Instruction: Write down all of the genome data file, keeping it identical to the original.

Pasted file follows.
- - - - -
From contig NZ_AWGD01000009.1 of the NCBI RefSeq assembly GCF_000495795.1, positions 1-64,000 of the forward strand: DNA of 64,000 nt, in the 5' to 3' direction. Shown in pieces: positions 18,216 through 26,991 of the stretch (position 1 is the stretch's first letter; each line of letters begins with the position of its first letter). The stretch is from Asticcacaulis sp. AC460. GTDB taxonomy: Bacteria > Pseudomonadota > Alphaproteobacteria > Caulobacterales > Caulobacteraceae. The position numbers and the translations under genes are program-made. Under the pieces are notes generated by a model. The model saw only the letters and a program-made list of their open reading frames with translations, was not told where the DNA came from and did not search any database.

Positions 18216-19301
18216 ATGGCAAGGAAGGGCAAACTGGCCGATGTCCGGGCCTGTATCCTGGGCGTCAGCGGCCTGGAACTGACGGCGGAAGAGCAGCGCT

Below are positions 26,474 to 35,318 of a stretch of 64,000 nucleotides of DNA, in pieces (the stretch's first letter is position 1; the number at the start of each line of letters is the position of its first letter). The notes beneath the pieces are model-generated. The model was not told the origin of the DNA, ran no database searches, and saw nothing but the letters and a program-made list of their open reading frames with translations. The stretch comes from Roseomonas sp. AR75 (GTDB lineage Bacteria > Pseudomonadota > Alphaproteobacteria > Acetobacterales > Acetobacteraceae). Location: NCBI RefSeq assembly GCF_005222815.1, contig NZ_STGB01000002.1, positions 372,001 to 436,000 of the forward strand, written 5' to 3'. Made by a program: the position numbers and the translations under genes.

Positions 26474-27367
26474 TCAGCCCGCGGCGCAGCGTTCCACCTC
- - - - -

From contig NZ_AWGD01000009.1 of the NCBI RefSeq assembly GCF_000495795.1, positions 1-64,000 of the forward strand: DNA of 64,000 nt, in the 5' to 3' direction. Shown in pieces: positions 18,216 through 26,991 of the stretch (position 1 is the stretch's first letter; each line of letters begins with the position of its first letter). The stretch is from Asticcacaulis sp. AC460. GTDB taxonomy: Bacteria > Pseudomonadota > Alphaproteobacteria > Caulobacterales > Caulobacteraceae. The position numbers and the translations under genes are program-made. Under the pieces are notes generated by a model. The model saw only the letters and a program-made list of their open reading frames with translations, was not told where the DNA came from and did not search any database.

Positions 18216-19301
18216 ATGGCAAGGAAGGGCAAACTGGCCGATGTCCGGGCCTGTATCCTGGGCGTCAGCGGCCTGGAACTGACGGCGGAAGAGCAGCGCT

Below are positions 26,474 to 35,318 of a stretch of 64,000 nucleotides of DNA, in pieces (the stretch's first letter is position 1; the number at the start of each line of letters is the position of its first letter). The notes beneath the pieces are model-generated. The model was not told the origin of the DNA, ran no database searches, and saw nothing but the letters and a program-made list of their open reading frames with translations. The stretch comes from Roseomonas sp. AR75 (GTDB lineage Bacteria > Pseudomonadota > Alphaproteobacteria > Acetobacterales > Acetobacteraceae). Location: NCBI RefSeq assembly GCF_005222815.1, contig NZ_STGB01000002.1, positions 372,001 to 436,000 of the forward strand, written 5' to 3'. Made by a program: the position numbers and the translations under genes.

Positions 26474-27367
26474 TCAGCCCGCGGCGCAGCGTTCCACCTC